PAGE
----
Losing friends is inevitable, but it doesn’t have to be a bad thing

Not all friends are worth keeping


Parker Peters / Daily Collegian

By Alanna Joachim, Collegian Columnist

It is ok to lose friends. Now that might be a controversial opinion for some, but I have found that maintaining some friendships can be more stressful and draining than it is beneficial.

I have always someone who hates losing others. I am sentimental. I hold on to people, the idea of who they were, and good memories I shared with them far past the time of my life when they served me well. Over my time in college, I have discovered that not all friendships are meant to last lifetimes. Despite Hallmark movies preaching otherwise, I have seen many friendships come and go naturally throughout time. While this might be painful and difficult to accept, in order to be a good friend to everyone I do care about, I cannot put effort into either maintaining or repairing friendships that do not benefit me anymore.

Coming to college after high school was the first time I learned the importance of these sentiments. I had plenty of friends in high school and often found myself between several different friend groups due to participation in different classes, extracurriculars, and sports. While I enjoyed spending time with all of my different friends in high school, I found that once I entered college it was incredibly difficult to keep in touch with all of these people and even to make time to see them when I was home briefly on breaks. I did not have any issues with any of these friends, but we simply drifted apart due to timing and lack of constant communication like we had every day in high school. In some cases, I felt as though I was the one continuing to reach out to these friends, some of whom I hadn’t seen in months or years. Eventually, it became tiring and almost stressful to try to maintain friends who were not giving me the same effort as I was to them.

With the end of my senior year fast approaching, I find myself in a similar predicament. I enjoy spending time with my classmates and acquaintances I have made throughout my four years of college, but it is unrealistic to assume I will maintain every connection I have made in college after graduation. For most of my classmates, we will come together at graduation, share memories, and then part ways without more than nostalgic goodbyes. Many may stay in contact after graduation, but many will not. Feeling distance between people who may have been a large part of my college experience is sad but a common sentiment that many will face. It is perfectly normal to be unable to maintain the same level of connection to college friends after graduation once everyone has their own careers and lives outside of Amherst.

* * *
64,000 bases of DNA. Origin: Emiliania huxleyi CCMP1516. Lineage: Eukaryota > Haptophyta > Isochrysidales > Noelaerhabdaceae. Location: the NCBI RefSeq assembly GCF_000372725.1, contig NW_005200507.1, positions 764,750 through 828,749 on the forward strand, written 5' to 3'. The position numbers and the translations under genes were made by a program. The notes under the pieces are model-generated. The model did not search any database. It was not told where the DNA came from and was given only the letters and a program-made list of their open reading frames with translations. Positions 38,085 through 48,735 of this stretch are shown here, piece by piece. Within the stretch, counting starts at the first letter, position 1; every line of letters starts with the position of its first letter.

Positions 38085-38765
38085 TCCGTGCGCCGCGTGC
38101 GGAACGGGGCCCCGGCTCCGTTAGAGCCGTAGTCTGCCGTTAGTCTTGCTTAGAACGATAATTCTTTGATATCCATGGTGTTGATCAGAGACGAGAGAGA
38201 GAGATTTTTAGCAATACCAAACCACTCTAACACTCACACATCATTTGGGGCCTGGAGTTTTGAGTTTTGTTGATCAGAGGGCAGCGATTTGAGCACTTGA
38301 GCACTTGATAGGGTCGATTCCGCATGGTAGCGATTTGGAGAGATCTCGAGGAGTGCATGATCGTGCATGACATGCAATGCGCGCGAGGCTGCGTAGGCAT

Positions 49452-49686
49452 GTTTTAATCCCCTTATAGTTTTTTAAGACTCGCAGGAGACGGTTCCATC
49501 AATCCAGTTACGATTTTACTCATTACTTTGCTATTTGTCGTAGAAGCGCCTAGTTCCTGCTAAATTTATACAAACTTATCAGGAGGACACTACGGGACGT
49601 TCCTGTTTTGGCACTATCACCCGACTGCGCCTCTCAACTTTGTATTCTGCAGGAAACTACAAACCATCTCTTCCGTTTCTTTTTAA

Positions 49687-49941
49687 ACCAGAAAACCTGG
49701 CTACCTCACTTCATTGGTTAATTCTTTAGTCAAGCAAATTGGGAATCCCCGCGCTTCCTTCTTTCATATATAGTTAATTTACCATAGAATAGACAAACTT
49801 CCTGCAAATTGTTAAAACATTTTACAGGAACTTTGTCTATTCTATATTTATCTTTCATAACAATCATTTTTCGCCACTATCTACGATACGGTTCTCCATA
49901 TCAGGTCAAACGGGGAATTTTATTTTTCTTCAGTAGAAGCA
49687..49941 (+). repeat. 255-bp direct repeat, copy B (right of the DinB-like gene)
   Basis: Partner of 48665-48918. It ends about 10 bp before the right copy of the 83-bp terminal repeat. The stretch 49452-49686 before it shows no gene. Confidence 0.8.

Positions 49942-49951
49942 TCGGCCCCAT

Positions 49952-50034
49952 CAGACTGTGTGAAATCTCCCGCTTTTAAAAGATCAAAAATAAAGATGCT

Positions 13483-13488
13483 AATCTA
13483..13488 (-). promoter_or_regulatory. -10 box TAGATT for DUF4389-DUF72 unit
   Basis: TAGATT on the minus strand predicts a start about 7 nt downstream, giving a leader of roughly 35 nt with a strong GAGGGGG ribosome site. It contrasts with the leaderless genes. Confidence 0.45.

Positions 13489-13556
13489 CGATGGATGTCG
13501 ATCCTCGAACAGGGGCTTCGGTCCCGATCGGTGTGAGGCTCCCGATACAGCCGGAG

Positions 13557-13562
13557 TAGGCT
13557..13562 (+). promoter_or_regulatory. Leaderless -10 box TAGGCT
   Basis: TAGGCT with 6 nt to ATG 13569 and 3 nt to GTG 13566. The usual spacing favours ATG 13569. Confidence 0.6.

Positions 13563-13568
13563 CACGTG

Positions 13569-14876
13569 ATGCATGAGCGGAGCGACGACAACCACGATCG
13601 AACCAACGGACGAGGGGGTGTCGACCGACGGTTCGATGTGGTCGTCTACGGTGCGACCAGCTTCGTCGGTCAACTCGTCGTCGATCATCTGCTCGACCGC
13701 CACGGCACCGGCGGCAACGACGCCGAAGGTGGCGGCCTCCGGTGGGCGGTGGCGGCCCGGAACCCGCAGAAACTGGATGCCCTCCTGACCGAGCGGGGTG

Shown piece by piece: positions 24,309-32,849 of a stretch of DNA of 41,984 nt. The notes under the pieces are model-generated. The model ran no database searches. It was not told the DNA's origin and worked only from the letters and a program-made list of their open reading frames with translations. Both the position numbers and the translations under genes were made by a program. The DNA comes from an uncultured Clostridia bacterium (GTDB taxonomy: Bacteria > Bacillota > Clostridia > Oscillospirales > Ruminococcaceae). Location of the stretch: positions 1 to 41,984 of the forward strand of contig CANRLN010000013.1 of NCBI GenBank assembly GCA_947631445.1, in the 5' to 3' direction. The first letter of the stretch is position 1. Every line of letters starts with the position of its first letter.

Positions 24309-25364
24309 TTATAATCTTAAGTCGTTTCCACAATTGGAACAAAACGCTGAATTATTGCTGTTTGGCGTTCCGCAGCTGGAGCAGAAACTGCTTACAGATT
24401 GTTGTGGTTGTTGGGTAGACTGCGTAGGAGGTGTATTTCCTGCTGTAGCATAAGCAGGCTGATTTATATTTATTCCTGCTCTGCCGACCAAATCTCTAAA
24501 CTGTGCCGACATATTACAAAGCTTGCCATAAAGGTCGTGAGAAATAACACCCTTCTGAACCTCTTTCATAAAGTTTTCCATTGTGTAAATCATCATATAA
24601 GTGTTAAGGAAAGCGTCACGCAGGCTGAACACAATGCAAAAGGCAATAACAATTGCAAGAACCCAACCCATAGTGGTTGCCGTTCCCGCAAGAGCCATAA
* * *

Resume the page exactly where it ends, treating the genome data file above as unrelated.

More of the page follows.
There is often a lot of pressure to keep “old friends” simply because these friendships have existed the longest. However, the value of a friendship is constantly evolving. A friend I met last week could become one of my best friends, while a friend I have known since second grade could be extremely distant and lack connection to my present self. The most important factor in my friendships is if the other person adds benefit to my life. While I love catching up with old friends who I have lost touch with, I have stopped trying to force connections with others or chase after one sided friendships.

If friends from the past are not willing to grow and evolve as you do, then the friendship is not worth continuing. It is pointless to place a friendship on a pedestal simply because it began earlier than others. Choosing to devote energy and time to friendships that suit your current lifestyle and headspace will leave more time to cultivate new relationships and experiences with others. True friends that care and put effort into a friendship, will continue to do so.

Alanna Joachim can be reached at [email protected]